Think about it, (n+1) is all I'm asking for here.
When you run a large community, you invariably get some members rising to the top in terms of participation and reaction from others. It's a natural part of any community and as fast as you can dream up ways to temper their contributions or wait for them to leave out of boredom, someone quickly fills their place and the cycle starts again. Eventually their personalities grow large and everywhere they move in a community they are treated with equal parts love and hate from the rest of the group.
Over the past few months, a couple members have kind of been in the spotlight due to their strong viewpoints and strong ways of expressing it and today Jessamyn had a brilliant idea.
"You should do a fundraiser. 'how much would you pay for a week without user x/user y'"
Then it hit me that yeah, it would be pretty easy to do thanks to dropcash and the money could go to a non-profit charity, like Creative Commons. I emailed two members that seem to polarize the community and much to their credit they were both in. Not every member of a community -- especially the strong personalities -- has a sense of humor about themselves and their online persona so I commend the guys that participated in this.
A few keystrokes later and the fundraiser was launched. It's essentially a charity dunk tank, with the people you love to hate raising $5 for every softball lobbed at their perch. What's great is that after just a couple hours one side is over 30% towards the goal and the rest of the community is congratulating them for being good sports about the whole thing. With any luck, when this is all over both members will likely be seen in a different light for having gone through this.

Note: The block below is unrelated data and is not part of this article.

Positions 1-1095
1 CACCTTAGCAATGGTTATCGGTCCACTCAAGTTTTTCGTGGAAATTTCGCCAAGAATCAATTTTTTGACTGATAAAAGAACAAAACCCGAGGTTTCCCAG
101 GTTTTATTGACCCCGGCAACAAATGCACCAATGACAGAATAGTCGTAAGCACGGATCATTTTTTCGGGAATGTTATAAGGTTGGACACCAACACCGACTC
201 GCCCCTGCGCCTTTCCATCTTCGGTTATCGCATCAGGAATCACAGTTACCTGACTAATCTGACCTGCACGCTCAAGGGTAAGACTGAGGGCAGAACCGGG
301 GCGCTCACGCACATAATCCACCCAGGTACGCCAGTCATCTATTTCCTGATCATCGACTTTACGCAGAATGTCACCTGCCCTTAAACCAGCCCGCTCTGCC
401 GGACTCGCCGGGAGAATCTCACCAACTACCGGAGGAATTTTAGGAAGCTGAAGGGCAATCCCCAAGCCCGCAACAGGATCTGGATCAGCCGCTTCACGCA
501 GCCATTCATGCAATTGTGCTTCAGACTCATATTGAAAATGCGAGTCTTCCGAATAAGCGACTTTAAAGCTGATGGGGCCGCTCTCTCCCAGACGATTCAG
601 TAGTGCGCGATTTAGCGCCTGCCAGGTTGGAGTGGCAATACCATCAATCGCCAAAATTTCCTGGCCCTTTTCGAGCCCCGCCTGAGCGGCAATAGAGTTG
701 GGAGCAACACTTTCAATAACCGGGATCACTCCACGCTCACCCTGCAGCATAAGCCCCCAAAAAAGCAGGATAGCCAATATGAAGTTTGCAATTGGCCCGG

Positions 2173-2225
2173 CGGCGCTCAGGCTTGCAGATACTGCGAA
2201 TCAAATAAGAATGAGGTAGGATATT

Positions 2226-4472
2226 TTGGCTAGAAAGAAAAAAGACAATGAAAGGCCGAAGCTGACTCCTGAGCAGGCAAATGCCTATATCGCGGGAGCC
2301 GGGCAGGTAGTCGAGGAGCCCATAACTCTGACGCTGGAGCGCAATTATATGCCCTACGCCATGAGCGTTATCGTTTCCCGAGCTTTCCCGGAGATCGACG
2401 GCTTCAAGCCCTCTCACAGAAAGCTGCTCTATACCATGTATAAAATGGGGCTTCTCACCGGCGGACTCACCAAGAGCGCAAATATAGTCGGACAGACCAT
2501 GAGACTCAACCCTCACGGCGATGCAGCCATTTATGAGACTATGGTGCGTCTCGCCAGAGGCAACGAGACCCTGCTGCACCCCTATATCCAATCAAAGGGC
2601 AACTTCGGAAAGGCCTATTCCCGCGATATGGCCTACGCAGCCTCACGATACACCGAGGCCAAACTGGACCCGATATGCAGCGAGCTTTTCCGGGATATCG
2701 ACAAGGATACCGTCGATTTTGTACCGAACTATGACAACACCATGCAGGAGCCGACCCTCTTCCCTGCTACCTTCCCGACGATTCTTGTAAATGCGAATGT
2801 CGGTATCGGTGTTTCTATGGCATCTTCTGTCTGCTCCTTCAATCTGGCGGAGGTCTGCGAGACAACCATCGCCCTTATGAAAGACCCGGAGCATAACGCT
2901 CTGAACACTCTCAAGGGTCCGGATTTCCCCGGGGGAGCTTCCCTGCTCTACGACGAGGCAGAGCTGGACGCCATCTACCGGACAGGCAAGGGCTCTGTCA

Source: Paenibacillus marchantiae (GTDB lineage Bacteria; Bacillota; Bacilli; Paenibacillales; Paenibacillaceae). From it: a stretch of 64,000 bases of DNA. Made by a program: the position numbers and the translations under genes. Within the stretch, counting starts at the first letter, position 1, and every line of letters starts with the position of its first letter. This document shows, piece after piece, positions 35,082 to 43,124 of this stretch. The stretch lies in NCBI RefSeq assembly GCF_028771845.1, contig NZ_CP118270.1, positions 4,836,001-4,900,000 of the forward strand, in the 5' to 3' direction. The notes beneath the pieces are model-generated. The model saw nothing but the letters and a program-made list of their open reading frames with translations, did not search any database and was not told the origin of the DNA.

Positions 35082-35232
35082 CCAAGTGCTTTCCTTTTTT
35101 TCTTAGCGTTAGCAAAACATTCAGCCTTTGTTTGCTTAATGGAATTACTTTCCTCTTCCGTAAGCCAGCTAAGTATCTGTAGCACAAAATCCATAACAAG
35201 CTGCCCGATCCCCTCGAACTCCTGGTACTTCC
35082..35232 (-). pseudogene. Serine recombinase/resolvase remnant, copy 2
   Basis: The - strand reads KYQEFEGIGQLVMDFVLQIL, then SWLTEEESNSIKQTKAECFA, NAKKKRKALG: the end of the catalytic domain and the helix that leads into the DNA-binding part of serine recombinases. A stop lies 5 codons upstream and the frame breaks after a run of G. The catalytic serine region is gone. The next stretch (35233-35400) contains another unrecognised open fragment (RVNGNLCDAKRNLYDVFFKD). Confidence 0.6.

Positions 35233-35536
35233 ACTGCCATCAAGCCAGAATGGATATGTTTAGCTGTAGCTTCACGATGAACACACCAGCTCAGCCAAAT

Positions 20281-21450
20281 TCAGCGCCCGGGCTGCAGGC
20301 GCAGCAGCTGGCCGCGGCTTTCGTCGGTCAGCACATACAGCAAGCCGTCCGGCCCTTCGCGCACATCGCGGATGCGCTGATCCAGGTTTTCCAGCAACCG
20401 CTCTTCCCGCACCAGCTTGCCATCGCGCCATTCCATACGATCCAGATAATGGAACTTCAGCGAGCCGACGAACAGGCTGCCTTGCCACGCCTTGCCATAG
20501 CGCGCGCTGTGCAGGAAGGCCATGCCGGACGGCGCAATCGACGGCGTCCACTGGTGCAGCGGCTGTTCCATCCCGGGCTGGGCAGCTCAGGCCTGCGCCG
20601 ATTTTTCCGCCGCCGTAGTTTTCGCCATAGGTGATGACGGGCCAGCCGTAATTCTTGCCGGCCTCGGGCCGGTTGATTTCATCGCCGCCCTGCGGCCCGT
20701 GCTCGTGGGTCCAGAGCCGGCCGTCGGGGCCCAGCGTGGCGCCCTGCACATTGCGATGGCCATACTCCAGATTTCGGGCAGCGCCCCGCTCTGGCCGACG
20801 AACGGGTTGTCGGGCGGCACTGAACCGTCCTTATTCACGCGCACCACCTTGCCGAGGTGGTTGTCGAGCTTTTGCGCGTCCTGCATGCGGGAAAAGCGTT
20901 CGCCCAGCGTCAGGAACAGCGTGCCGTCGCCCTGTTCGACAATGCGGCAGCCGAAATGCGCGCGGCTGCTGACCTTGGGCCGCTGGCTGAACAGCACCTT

Blogger Buzz: On Spam describes Google/Blogger's ongoing fight with spamblogs I wrote about a few days ago. They've even published a blacklist of spamblogs to help indexing services weed them out.
I forgot to mention it in my earlier post, but the big white elephant in the room is Wordpress and the affinity spam bloggers have for the WP platform. This is no slag on Matt or the community he's built, it's just the tool they like to use after Blogger. Blogspot is an easy punching bag because it's one giant source host and Google's behind it and has the resources to stop it, but what can we do about the thousands and thousands of wordpress spam blogs republishing RSS feeds from others, loading them up with Adsense banners, and being hosted all over the web? WP is released under GPL and any spamblogging plugin, extension, or tweak of WP code can't really be stopped (this isn't an argument against GPL, but I'm just saying the problem can't be stopped at the point of software being used for bad things).